What Hands has done is to turn principal finance into something of a financial art form. First, you pay cash for the asset. Next, you securitise the cashflows by issuing bonds. Then you restructure the company, introduce new management disciplines – and sometimes new management – and run it more efficiently in its own right. Finally, you sell it at an enhanced value to a third party. You hope.
Yet this world of leveraged buy-outs has some discordant echoes of the US junk bond activity on the 1980s, some of which ended in tears. But Hemmings points to a critical difference: “Nomura is basically parceling up cashflows, lending against those cashflows, then securitising and selling off bonds with a very high credit rating against them. You could argue that a junk bond is just the same thing but underpinned with much lower quality cashflows.”
Of course, there are huge risks in this approach and while Hands boasts of bringing in $13bn of deals in little over two years – to much applause from the investment banking community – one or two clouds have started to appear on the horizon. First, Hands paid top-dollar for his investments at a time when markets were high – near record levels, in fact. If there is a bear market for the next couple of years – by no means certain, but not impossible – the prices paid could begin to look over-generous.
As Ken Robbie, deputy director at the Centre for Management Buy-out Research at Nottingham University, says: “In investor buy-outs you are going in at a higher entry p/e ratio so that if things do go wrong you may be left with a bit of a lame duck. I think there are a few IBOs which are believed to be in trouble, but that hasn’t really filtered through to published accounts.”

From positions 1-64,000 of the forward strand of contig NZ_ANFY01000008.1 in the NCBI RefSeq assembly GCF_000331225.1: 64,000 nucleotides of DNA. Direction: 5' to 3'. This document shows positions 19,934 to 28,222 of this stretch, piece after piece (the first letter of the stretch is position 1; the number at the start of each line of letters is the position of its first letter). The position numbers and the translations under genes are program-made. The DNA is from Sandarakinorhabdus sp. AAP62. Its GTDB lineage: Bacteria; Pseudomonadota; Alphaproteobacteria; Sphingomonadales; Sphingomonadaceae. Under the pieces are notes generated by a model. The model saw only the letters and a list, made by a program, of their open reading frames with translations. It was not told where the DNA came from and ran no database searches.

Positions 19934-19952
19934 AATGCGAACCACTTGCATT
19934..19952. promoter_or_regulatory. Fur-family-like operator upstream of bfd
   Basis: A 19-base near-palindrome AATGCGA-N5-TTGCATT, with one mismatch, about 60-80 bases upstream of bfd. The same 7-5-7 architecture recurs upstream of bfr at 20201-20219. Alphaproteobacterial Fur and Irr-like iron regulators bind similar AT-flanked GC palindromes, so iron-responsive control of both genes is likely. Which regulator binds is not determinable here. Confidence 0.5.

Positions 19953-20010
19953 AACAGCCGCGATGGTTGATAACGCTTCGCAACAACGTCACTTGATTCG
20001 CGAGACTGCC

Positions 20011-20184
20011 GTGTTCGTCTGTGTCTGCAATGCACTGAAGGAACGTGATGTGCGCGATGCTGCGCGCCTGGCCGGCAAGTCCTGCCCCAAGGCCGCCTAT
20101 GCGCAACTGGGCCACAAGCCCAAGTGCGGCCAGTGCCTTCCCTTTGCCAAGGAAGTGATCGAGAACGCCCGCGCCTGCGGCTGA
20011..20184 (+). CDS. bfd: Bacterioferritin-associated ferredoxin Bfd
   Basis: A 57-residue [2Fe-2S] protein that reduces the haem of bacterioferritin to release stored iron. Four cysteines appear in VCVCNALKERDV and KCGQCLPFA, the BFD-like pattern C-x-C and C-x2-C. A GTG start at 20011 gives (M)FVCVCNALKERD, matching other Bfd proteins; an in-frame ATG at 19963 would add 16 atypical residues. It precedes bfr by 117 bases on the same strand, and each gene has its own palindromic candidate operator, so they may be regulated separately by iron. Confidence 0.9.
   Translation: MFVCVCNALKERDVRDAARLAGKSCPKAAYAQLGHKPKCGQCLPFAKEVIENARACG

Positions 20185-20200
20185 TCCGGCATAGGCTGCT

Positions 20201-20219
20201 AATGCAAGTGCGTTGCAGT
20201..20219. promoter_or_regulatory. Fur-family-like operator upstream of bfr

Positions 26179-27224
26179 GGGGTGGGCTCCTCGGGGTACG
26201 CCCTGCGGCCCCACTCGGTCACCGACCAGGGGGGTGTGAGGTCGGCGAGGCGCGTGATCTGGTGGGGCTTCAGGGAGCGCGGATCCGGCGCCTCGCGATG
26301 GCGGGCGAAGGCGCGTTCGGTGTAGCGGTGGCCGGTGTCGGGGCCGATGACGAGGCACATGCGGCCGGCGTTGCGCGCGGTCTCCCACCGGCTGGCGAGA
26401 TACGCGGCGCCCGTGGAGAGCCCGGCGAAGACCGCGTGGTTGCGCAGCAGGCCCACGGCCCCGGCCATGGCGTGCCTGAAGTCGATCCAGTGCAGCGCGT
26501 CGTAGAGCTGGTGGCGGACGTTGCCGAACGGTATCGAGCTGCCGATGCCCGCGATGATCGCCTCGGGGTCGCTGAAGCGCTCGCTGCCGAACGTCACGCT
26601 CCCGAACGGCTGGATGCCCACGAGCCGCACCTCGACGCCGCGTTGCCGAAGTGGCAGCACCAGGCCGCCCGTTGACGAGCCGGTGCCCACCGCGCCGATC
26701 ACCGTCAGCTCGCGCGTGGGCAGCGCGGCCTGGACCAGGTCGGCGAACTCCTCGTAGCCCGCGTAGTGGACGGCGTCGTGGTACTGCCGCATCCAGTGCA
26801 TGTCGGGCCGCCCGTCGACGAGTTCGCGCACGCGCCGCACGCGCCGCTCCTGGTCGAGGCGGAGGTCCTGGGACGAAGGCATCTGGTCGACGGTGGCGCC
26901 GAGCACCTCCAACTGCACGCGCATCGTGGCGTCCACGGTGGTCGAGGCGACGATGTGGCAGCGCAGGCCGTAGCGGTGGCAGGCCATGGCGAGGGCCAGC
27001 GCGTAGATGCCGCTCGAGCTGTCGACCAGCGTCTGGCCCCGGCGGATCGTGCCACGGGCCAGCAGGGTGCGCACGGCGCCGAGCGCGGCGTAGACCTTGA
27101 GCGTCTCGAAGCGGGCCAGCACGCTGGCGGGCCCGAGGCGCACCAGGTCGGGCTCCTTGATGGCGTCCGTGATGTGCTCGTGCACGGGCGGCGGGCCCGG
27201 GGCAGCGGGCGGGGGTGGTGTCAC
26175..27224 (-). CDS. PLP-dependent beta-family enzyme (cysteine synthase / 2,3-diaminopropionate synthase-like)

Another straw in the wind is news that Nomura is preparing a #200m junk bond issue to refinance part of its #700m acquisition of William Hill betting shops. The junk bonds will not achieve the triple-A rating Hands has preferred for most of his securitisations. As they represent a higher credit risk, they pay bigger yields to investors at the expense of Nomura’s margin on the deal.
Indeed, the William Hill deal illustrates just how vulnerable principal finance is to both sudden moves in stockmarket valuations and the price paid for assets. Hands was unlucky enough to conclude the deal before world stockmarkets went into free-fall. Although the main markets have recovered some of their lost value, the price paid still looks generous.
One analyst describes the junk bond issue as a “blow” for Nomura which was believed to want to raise more debt on the business. Now it is said to be putting in more than #150m of its own cash.
A key part of Hands’ approach is to securitise the debt as soon as possible.
As a result, his deal-makers are often looking at both sides of the equation at the same time: acquiring the asset and laying off the risk through a bond issue. Despite this, Hands reckons he consummates deals light-years faster than conventional investment bankers. For example, his purchase of pubs from Inntrepreneur was completed in three weeks. The William Hill deal took just eight days. It is certainly not unusual in more traditional investment banking to be still pushing paperwork around a year after the first conversations started.
Nomura Principal Finance moves fast but it is thorough. It gets its hands all over a company, even into those intimate little places which others might regard as too personal to examine. FDs are sometimes surprised by the amount of detail that a Nomura team collects and the thoroughness of its evaluation. When Nomura acquired AT&T Capital, Nomura’s team spent weeks in New Jersey hotel rooms building detailed cashflow models of the business and performing due diligence exercises on the leases.
Hands knows that if he is to offer a top price, he can’t afford any nasty surprises when the assets have fallen into his hands. Even so, he will still pay for assets which many others wouldn’t touch. He bought into Inntrepreneur and Spring Inns pubs despite a string of outstanding legal actions from aggrieved pub tenants.